Replacing fossil fuels with renewable energy would inflict major land, wildlife, resource damage By Paul Driessen ~ Demands that the world replace fossil fuels with wind, solar, and biofuel energy …
A few articles have noted some of the serious environmental, toxic/radioactive waste, human health, and child labor issues inherent in mining rare-earth and cobalt/lithium deposits. However, we now need quantitative studies – detailed, rigorous, honest, transparent, cradle-to-grave, peer-reviewed analyses.
The back-of-the-envelope calculations that follow provide a template. I cannot vouch for any of them. But our governments need to conduct full-blown studies forthwith – before they commit us to spending tens of trillions of dollars on renewable energy schemes, mandates, and subsidies that could blanket continents with wind turbines, solar panels, biofuel crops, and battery arrays; destroy habitats and wildlife; kill jobs, impoverish families, and bankrupt economies; impair our livelihoods, living standards, and liberties; and put our lives under the control of unelected, unaccountable state, federal, and international rulers – without having a clue whether these supposed alternatives are remotely economical or sustainable.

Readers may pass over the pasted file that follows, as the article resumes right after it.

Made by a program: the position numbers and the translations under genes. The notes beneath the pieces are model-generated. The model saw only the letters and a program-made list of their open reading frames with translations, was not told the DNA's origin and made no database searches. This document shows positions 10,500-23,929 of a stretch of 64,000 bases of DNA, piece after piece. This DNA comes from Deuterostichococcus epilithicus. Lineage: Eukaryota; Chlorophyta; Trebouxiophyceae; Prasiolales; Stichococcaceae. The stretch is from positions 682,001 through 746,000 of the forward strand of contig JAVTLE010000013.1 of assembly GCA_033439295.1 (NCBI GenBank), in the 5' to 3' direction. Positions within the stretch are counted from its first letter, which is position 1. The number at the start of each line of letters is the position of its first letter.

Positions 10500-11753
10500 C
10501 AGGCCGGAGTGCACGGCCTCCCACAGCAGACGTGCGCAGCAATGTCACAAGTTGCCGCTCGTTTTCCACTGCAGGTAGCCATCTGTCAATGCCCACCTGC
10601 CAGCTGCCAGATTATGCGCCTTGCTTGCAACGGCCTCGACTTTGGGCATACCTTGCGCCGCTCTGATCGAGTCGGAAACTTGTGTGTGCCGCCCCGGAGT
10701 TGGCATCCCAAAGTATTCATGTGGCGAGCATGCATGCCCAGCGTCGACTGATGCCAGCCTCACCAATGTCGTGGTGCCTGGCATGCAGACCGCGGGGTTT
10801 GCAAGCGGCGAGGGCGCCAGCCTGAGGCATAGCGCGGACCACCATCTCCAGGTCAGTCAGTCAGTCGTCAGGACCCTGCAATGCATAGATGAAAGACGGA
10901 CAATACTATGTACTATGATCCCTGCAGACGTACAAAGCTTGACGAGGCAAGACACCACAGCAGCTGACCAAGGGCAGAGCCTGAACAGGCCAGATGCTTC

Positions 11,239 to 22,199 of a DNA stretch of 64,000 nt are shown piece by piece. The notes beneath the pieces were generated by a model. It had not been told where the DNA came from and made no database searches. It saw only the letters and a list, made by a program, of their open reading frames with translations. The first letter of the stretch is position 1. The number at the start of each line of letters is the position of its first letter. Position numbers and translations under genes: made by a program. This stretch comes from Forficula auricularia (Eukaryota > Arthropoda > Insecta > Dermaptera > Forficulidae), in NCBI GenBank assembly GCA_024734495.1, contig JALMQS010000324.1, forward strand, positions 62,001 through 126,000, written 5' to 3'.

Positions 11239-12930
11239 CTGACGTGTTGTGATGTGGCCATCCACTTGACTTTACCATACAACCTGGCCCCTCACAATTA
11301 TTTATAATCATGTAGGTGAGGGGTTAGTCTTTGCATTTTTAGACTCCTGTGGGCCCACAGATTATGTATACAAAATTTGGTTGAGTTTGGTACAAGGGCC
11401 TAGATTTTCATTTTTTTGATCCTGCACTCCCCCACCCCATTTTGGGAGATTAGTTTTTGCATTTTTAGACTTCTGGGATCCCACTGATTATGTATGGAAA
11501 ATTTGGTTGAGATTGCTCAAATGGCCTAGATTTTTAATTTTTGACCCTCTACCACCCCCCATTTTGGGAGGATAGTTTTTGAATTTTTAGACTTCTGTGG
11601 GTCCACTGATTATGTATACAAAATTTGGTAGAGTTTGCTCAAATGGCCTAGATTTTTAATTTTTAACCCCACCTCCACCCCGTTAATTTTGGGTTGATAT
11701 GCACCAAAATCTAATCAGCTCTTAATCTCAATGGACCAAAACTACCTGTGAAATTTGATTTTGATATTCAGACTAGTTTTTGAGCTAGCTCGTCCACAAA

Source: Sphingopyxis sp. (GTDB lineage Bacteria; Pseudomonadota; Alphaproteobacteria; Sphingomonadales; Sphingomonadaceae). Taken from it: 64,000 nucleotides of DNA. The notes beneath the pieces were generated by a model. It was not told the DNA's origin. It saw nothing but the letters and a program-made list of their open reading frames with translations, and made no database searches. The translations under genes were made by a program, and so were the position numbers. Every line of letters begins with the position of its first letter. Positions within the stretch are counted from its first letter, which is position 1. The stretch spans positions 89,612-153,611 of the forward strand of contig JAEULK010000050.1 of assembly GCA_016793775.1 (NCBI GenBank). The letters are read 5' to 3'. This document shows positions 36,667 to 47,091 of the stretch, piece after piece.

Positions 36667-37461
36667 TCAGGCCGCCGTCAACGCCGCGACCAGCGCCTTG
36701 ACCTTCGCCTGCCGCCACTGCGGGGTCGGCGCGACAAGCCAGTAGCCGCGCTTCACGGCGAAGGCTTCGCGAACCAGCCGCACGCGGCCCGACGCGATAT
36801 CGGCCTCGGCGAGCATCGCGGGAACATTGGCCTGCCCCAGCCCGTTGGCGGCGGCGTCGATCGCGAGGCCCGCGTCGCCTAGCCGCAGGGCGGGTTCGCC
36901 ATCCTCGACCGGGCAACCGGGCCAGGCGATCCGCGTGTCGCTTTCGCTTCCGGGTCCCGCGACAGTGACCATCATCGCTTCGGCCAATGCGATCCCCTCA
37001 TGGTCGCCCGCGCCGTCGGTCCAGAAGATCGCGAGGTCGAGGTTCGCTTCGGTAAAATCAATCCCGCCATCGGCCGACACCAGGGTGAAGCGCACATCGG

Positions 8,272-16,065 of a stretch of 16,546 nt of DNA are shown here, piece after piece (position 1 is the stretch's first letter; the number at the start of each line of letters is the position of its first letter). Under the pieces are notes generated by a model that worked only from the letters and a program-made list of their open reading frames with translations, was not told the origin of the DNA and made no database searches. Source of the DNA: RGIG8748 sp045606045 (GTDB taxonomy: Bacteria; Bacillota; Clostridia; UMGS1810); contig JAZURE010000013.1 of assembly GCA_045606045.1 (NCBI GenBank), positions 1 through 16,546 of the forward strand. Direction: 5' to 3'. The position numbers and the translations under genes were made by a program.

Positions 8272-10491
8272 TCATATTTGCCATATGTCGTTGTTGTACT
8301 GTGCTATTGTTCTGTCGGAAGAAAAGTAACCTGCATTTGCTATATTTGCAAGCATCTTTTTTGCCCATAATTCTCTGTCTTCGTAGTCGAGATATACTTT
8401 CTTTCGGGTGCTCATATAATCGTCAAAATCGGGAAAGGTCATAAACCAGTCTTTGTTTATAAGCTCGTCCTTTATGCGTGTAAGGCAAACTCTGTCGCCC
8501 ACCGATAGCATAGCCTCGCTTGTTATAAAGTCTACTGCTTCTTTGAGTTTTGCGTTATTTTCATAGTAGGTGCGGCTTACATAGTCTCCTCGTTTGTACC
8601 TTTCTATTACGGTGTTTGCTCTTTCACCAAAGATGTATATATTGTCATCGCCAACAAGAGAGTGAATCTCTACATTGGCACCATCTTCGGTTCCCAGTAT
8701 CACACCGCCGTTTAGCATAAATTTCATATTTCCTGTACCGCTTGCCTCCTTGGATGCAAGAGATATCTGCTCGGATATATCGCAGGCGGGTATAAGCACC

Ethanol derived from corn grown on 40 million acres now provides the equivalent of 10% of US gasoline – and requires billions of gallons of water and enormous quantities of fertilizer and energy. What would it take to replace 100% of U.S. gasoline? To replace the entire world’s motor fuels?
Solar panels on Nevada’s Nellis Air Force Base generate 15 megawatts of electricity perhaps 30% of the year from 140 acres. Arizona’s Palo Verde nuclear power plant generates 900 times more electricity, from less land, some 95% of the year. Generating Palo Verde’s output via Nellis technology would require land area ten times larger than Washington, DC – and would still provide electricity unpredictably only 30% of the time. Now run those solar numbers for the 3.5 billion megawatt-hours generated nationwide in 2016.
How much food could be grown on that 140 acres?